Nearly seventy-five years ago (before my time) the Village was a thriving place for hot jazz to flourish, with clubs and venues now legendary but long gone.

One of the quiet heroes of hot piano was Cliff Jackson, who began his career as accompanist to female blues singers but always as a striding player on his own or as the leader of a big band, an in-demand sideman, intermission pianist, and valued soloist.  (And he was married to Maxine Sullivan until his death in 1969.)

Cliff Jackson, 1947, photograph by William P. Gottlieb

In the last years of the Second World War, several independent record companies (notably Black and White and Disc) took the opportunity to record Jackson, either solo or in bands.  He was a remarkable player, full of charging percussive energy, with singularly strong left-hand patterns (just this week I found out, thanks to the great player / informal historian Herb Gardner, that Jackson was left-handed, which explains a good deal).

Here are three sides from a remarkable and remarkably little-known session for Black and White by the Cliff Jackson Quartet, featuring Pee Wee Russell, Bob Casey, and Jack Parker.  Pee Wee and Casey were long associated with Eddie Condon bands (Eddie featured Cliff in concert and on the television “Floor Show” often).  I am assuming that Jack and Jack “the Bear” Parker, both drummers, are one and the same, recording with Eddie Heywood, Don Byas, Eddie South, Hot Lips Page, Mary Lou Williams, Pete Johnson, Leo Parker, Babs Gonzales — and he’s on Louis’ BECAUSE OF YOU and Nat Cole’s 1946 THE CHRISTMAS SONG as well).

The quartet speaks the common language with grace and eloquence.  We get to hear Cliff at length, and Bob Casey has a fine solo.  Pee Wee seems particularly unfettered: he was the sole horn on sessions that happened once every few years (with Joe Sullivan and Jess Stacy for Commodore) and I think not being placed between trumpet, trombone, and baritone saxophone made for greater freedom. That freedom means great sensitivity on ONE HOUR, and wonderfully abstract phrases on WEARY BLUES.

from Fats to James P. Johnson:

and back in time to Artie Matthews:

Readers who are well-versed or have discographies (some might be both) will note that the YouTube poster has not offered us Cliff’s minor original, QUIET PLEASE.  Yes, there are a number of offerings of this song by Cliff, but they are of a 12″ Black and White session including Bechet, the DeParis brothers, Gene Sedric, Everett Barksdale, Wellman Braud, Eddie Dougherty — a true gathering of individualists. But — before there is wailing and gnashing of teeth from the cognoscenti — a nearly new copy of the quartet’s QUIET PLEASE arrived yesterday from my most recent eBay debauch, and if the stars are in proper alignment, it could emerge on this very site.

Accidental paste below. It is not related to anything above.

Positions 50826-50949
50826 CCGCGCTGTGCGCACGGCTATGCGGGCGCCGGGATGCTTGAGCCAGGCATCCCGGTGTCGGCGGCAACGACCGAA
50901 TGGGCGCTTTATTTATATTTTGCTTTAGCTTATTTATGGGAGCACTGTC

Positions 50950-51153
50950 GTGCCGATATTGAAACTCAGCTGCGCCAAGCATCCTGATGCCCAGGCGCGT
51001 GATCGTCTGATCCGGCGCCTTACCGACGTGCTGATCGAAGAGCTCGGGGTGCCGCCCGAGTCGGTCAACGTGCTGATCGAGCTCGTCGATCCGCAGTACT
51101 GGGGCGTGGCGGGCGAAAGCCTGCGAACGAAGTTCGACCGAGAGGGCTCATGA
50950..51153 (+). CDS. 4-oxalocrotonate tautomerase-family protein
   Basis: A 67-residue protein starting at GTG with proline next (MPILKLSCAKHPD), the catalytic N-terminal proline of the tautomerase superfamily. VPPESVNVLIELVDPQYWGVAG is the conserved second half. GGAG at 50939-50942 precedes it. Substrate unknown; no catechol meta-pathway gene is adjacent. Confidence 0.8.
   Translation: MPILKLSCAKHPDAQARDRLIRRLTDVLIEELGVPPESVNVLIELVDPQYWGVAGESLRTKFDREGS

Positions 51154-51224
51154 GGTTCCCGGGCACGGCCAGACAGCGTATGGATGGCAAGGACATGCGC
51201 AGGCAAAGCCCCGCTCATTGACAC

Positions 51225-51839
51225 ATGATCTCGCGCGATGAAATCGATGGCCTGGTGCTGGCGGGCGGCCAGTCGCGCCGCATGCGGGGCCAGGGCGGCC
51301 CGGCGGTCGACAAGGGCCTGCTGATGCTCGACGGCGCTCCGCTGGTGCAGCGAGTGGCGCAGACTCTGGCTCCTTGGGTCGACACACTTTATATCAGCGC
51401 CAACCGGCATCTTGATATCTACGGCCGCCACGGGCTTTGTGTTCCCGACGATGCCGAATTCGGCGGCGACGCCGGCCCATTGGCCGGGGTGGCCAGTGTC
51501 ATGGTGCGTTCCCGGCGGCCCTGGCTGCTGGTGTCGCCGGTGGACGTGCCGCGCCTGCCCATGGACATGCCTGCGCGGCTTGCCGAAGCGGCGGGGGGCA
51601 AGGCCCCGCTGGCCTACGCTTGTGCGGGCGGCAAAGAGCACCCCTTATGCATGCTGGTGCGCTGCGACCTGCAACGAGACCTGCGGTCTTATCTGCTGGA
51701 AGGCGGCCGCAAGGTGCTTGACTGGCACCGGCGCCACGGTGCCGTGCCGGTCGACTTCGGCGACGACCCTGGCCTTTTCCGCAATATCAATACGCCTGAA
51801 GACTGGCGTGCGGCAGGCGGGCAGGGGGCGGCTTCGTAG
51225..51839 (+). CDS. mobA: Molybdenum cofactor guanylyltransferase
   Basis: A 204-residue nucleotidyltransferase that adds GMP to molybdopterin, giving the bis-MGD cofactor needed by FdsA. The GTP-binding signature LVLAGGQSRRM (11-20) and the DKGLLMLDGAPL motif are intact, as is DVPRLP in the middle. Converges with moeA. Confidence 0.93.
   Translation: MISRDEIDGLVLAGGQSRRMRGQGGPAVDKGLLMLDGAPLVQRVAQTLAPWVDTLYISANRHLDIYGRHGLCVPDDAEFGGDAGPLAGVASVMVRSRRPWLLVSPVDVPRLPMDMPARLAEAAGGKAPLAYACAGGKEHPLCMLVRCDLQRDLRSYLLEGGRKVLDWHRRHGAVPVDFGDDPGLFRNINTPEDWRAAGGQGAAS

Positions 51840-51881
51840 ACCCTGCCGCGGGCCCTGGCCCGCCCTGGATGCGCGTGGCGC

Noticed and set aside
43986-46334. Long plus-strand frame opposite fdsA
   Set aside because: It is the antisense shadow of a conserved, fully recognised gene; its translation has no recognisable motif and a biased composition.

May your happiness increase!

“MY HEART IS BEATING RAGTIME”: MAUD HIXSON and RICK CARLSON

For a minute, put aside any definitions of “jazz” and simply listen to this:

The singer is Maud Hixson; the pianist Rick Carlson.  And this new CD,  just released, is a singular pleasure.

Listening for your song

It is a sweet-natured yet swinging tribute to a series of children’s books, the Betsy-Tacy books (thirteen volumes, published 1940-55) set in Minnesota, and following two and three young women from childhood to marriage. All the books are set at the start of the twentieth century . . . the final one in the series has a young husband going off to serve in the Great War.

Over two hundred songs are mentioned in the series — some familiar, some that will be new to all but the deepest scholars of American vernacular music.

Here are Maud and Rick in the studio, with excerpts from three songs on the CD:

What Maud and Rick have created is an hour of delicately memorable music. But it’s not simply an immersion in the Dear Departed Days.  For one thing, the songs vary splendidly from track to track.  Yes, there are hymns in praise of the glorious summertime, of the beloved one the singer hopes to wed, sweet yearnings and romantic reveries in the best World War One manner.  But there are songs celebrating automobiles and airplanes, and a good dose of vaudeville — not only Irish comedy, but comic songs depicting what we now call “family dysfunction”: husbands who attempt to deceive their wives, or who avoid work as if it were the plague, others who imbibe.  Spooning and sparking in the dark are delightfully explicated, but there’s also a woman who loves the sounds of the cello much more than she loves the cellist.

And just to keep things in balance, the CD begins with a sweetly serious spoken introduction by Maud over THE MERRY WIDOW WALTZ as background, but just when the listener might think, “Oh, this is a documentary rather than a musical presentation,” Maud and singer Maria Jette offer a completely feline-on-the-fence reading of Rossini’s THE CAT DUET . . .